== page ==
Last week, I posted on a new-to-me writer, José Saramago, who I decided to try after listening to a podcast, and today is another of my podcast-influenced library choices. There has been a lot of talk recently about Javier Marías, mainly because his latest book (The Infatuations) is out in English in the UK (August in the US), so I decided to give him a try. And I’m very glad I did 🙂
A Heart So White (translated by Margaret Jull Costa) was the winner of the 1997 IMPAC Dublin Literary Award, and it is a great novel. The main character is Juan, an interpreter and translator who has just got married to his colleague, Luisa. While you would expect him to be happy, he has some nagging doubts about the future, mainly because of a conversation at the wedding with his father, Ranz. Marriage is all well and good, but as Ranz asks, what happens next?
Ranz has good reason to be nervous (or sceptical) about the future. In the very first scene of the book, we learn how his wife killed herself shortly after the honeymoon, and while he later married her sister, happiness (despite his financial and work success) has proven elusive. He has always been reticent about the past, preferring to keep silent about his misfortunes, even when Juan asks him directly. However, some of Ranz’s friends are a little more careless, and after Juan’s wedding, startling details begin to emerge. It appears that there is more to the suicide than Ranz is telling…
This is not an adequate summary of the plot of A Heart So White, and it never could be. It’s a book so exquisitely written and cleverly thought out, a wonder to read, but fairly difficult to summarise. The story is told through Juan’s eyes, and at first the reader struggles to work out where the writer is taking us. We move around in time, swap continents and learn small details about seemingly unconnected people. Slowly though, shapes start to appear from the void, connections are made, secrets are uncovered… It all finally comes together in a memorable chapter.
While A Heart So White is wonderfully plotted, a large part of the attraction lies in the writer’s style. Marías, like Saramago, uses long sentences with multiple clauses, but his style is very different to that of the Portuguese writer. His sentences are long and languid, repetitive at times, circling slowly around, and the meaning often only becomes clear a lot later in the novel when they are repeated, usually in a very different context. There is a confessional nature to Juan’s narrative, and his chains of thoughts, innocuous at first, slowly creep under the reader’s skin. It took me a while to catch on to his style, but I raced through the second half of the book.
In a sense, it’s a novel about the nature of relationships, and a central theme is the way love is rarely a two-way street, with one partner obliging, compelling the other to love them, or being compelled to do so:
“Any relationship between two people always brings with it a multitude of problems and coercions, as well as insults and humiliations… Everyone obliges everyone else.”
p.178 (The Harvill Press, 1997)
It’s an interesting thought, but for an Englishman the most intriguing thing about it is that it first comes from the mouth of a female English politician – surely a thinly-veiled Margaret Thatcher…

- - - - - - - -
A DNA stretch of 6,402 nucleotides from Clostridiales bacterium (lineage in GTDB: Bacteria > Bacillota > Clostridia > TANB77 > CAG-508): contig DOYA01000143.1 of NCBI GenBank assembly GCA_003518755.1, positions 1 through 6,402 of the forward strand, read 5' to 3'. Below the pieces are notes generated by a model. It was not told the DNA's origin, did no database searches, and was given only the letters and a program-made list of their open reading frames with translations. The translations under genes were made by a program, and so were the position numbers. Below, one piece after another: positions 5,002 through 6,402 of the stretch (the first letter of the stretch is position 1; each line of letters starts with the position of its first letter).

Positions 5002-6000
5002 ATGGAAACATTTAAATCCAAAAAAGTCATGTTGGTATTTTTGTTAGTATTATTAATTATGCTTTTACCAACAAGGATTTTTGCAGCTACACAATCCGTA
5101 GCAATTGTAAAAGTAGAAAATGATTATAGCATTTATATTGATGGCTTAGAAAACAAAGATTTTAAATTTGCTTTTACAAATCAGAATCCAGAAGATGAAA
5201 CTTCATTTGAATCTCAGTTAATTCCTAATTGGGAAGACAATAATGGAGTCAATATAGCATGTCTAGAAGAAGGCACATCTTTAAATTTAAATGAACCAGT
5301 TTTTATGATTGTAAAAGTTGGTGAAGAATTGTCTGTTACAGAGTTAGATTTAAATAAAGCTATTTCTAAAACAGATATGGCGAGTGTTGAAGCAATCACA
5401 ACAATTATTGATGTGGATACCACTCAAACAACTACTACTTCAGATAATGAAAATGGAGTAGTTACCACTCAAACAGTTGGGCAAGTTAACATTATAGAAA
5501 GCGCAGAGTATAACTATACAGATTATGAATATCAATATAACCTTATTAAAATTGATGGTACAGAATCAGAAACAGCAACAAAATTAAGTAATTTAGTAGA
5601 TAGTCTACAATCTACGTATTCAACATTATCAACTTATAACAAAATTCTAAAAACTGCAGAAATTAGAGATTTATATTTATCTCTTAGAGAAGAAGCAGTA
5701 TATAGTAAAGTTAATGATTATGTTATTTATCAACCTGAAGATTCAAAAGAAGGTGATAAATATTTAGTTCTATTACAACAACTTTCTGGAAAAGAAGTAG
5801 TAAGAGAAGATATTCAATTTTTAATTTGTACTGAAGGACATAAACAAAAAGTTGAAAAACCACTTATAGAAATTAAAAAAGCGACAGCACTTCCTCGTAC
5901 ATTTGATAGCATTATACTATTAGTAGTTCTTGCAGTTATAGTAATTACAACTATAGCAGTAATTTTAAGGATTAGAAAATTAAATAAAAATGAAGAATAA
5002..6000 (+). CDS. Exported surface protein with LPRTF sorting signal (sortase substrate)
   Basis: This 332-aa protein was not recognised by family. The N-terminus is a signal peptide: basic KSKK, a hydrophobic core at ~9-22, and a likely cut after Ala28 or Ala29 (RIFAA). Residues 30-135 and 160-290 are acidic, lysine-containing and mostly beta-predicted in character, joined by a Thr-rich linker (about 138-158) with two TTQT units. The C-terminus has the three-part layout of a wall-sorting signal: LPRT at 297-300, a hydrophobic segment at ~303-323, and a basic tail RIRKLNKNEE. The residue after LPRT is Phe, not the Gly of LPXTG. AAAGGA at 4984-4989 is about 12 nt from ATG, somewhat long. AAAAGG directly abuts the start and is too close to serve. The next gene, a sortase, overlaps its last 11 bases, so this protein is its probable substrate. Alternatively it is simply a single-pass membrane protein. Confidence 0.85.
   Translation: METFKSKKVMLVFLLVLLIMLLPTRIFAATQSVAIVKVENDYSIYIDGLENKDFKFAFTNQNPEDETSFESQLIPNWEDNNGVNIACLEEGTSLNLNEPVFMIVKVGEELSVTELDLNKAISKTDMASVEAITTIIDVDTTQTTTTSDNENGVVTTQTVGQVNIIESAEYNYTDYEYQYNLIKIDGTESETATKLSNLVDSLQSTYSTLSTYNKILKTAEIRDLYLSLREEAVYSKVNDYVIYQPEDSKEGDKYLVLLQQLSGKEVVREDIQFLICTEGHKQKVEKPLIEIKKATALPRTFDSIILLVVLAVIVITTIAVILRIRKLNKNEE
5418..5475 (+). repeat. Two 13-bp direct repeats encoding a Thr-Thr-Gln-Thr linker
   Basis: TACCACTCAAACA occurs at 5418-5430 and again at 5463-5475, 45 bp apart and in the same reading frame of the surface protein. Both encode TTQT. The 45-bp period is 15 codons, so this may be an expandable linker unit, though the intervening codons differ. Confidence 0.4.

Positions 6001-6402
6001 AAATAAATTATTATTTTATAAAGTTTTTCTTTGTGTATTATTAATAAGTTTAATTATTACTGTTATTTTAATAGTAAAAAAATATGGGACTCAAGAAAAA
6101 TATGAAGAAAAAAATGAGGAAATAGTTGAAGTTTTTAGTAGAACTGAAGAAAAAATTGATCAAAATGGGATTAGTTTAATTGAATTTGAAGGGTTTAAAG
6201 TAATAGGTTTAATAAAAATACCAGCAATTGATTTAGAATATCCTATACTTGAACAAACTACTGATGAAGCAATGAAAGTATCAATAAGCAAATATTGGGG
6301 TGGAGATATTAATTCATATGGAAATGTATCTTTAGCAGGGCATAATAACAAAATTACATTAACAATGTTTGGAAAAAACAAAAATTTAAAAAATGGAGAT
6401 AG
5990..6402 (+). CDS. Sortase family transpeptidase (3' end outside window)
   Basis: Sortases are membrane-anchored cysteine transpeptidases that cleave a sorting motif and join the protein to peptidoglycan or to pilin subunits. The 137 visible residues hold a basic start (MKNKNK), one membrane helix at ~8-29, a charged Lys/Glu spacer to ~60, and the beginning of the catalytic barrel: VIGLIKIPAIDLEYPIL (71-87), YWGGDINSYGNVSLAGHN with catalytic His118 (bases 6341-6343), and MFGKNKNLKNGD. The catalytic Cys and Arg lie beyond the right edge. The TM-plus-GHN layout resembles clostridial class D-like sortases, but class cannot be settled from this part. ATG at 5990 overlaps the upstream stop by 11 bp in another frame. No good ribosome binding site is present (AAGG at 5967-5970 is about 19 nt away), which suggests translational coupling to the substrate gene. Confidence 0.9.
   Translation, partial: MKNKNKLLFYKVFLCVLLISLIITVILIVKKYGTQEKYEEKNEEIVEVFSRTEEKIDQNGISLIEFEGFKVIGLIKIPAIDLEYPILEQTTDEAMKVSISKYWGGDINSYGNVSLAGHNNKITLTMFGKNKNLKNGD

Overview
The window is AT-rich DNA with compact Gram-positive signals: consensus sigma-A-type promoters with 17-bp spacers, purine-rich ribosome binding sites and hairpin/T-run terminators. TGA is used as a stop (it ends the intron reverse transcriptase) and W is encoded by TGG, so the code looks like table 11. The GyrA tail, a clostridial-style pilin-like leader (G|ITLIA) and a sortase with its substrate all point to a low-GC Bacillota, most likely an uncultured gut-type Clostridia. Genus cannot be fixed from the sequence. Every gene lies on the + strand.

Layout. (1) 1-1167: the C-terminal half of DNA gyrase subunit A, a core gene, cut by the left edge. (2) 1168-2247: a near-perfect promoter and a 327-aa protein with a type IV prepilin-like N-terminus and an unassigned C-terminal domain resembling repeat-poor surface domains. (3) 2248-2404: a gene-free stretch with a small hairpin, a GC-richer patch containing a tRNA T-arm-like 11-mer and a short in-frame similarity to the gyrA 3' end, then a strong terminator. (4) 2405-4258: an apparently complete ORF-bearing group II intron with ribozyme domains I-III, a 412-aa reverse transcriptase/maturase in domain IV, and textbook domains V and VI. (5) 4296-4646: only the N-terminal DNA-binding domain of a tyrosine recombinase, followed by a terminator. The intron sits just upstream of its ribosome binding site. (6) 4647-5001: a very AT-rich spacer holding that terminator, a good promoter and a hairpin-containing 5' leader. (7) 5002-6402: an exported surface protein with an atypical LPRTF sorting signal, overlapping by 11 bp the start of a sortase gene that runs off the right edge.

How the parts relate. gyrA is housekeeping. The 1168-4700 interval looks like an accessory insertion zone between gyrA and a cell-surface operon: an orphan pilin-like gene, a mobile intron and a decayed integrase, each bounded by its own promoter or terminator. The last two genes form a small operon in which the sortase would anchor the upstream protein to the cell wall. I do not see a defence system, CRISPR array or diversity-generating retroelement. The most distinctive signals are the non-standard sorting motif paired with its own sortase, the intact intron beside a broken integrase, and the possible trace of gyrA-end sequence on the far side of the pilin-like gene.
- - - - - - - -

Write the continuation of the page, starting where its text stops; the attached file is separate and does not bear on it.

Another focus is on secrets, and the importance of keeping them. Marías, through his creations, constantly stresses that what isn’t told, never happened, and that time levels everything anyway:
“…what takes place is identical to what doesn’t take place, what we dismiss or allow to slip by us is identical to what we accept and seize, what we experience identical to what we never try…” (p.179)
This sense of the past slipping into oblivion (providing we take good care never to try to uncover it) is what allows Ranz and Juan to peacefully co-exist. Of course, when Luisa decides that Juan needs to know more about his father’s past, this balance is threatened.
The careful reader, on speeding through A Heart So White, may also pick up on the frequent allusions to Macbeth, and in fact the title of Marías’ novel is a quotation from the play.
“My hands are of your colour; but I shame
To wear a heart so white”
Macbeth, II.2 (Lines 64-5)
Lady Macbeth is talking to her husband after he has ‘done the deed’, and it appears that she is chiding him for his timidness, although Marías, through Juan, also talks about how the white heart refers to Lady Macbeth’s innocence, in as far as she herself did not wield the knife. Whatever the interpretation, the quotation is inextricably linked with the events of the book – I’ll say no more…
In the end, Marías ties everything together so well. Echoes and parallels resound and rebound across the years, continents and pages, and the events of decades all serve to bring Juan (and the reader) to one fateful evening. It is only then that we understand the true meaning behind the words Juan casually utters near the start of the novel:
“I have a tendency to want to understand everything, everything that people say and everything I hear, even at a distance, even if it’s in one of the innumerable languages I don’t know, even if it’s in an indistinguishable murmur or an imperceptible whisper, even if it would be better that I didn’t understand and what’s said is not intended for my ears, or is said precisely so that I won’t hear it.” (p.244)
A Heart So White is a wonderful book in an excellent translation (thanks, once more, are due to the incredibly-talented Jull Costa), and Marías is a writer I’ll be reading a lot more of in future. I’m a little late to the party, but arriving fashionably late does have its advantages – I’ve got a lot of catching up to do 🙂